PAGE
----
Chobatsu literally means "punishment", but the word commonly refers to a specific practice in Japanese prisons.

This involves putting prisoners in isolation and forcing them to sit on a small plywood box with a 5-inch ledge in the rear that makes it painful to lean back.

During a period of chobatsu, everything is taken from the prisoner's cell and the windows are covered over. He is made to sit up straight on the box, knees together, elbows tucked in, hands flat on his thighs, feet on the floor, staring at the wall for 12 hours a day. An inmate can rise from the box for meals but must return to it immediately. He can take a shower after 10 days. The guards (who must be referred to as sensei) will shout if they see even one finger out of alignment.

This strict discipline and isolation are meant to elicit remorse and prompt prisoners to reflect and change their ways.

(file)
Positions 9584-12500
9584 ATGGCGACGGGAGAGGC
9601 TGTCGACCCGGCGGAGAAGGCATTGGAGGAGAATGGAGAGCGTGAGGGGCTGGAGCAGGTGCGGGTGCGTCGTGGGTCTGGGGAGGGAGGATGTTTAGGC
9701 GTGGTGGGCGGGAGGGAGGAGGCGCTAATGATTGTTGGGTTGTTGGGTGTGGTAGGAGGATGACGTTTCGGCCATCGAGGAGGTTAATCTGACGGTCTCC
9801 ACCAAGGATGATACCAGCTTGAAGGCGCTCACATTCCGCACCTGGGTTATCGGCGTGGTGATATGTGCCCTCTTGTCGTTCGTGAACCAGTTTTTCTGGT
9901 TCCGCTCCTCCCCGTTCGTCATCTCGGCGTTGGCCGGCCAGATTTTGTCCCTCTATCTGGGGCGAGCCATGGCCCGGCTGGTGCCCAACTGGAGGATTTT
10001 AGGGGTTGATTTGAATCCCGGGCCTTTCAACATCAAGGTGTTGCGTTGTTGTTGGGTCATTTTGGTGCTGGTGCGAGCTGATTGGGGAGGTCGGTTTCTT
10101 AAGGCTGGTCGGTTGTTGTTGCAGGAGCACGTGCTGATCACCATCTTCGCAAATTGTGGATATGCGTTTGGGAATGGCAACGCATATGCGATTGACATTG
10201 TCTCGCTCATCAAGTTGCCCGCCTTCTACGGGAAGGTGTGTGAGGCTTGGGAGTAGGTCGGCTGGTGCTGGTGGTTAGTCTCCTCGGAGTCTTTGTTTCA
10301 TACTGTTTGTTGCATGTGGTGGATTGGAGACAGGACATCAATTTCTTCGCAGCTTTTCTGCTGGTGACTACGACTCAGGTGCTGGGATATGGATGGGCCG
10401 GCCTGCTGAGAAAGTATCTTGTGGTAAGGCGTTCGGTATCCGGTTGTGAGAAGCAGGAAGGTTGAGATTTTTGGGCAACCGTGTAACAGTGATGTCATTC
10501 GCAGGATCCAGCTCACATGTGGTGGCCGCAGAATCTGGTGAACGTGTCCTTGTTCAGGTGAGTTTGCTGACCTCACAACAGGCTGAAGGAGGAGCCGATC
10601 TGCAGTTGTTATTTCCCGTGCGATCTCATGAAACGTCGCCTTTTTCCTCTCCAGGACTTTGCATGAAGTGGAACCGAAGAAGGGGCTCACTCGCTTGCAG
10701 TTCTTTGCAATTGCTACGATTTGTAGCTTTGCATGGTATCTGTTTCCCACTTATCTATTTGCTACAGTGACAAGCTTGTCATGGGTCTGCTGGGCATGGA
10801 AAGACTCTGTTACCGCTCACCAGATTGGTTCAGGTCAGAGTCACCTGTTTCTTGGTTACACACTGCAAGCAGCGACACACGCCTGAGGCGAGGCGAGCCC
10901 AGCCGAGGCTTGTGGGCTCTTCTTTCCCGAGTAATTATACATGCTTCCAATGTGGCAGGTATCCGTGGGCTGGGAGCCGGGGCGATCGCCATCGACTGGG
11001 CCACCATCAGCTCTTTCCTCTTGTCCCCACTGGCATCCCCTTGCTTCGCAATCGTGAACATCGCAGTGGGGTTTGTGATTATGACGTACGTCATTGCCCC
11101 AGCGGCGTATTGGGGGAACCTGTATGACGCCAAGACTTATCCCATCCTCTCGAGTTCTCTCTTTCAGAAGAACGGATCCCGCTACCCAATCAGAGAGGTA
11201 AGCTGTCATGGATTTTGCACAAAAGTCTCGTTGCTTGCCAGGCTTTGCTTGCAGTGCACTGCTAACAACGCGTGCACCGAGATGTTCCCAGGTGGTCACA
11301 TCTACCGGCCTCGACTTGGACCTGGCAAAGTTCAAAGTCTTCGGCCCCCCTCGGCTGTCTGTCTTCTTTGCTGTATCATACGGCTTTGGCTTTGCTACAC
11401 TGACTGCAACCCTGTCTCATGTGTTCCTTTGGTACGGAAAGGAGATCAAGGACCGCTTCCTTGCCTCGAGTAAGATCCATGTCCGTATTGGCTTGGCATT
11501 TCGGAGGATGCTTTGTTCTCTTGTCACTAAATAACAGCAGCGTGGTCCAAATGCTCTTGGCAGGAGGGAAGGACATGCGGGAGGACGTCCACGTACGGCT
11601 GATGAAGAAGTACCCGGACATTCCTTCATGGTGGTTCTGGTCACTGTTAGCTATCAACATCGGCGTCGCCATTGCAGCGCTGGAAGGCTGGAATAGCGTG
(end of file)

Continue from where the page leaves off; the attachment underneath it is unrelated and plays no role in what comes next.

In fact, it is not at all unlike Zen Buddhist sesshin or Morita Psychotherapy.

Except that in those cases the discipline is freely chosen and is guided by a context of either deep training or a therapeutic commitment.

Former prisoners say chobatsu can be administered for just about any infraction, from opening their eyes to talking in the factory bathroom.

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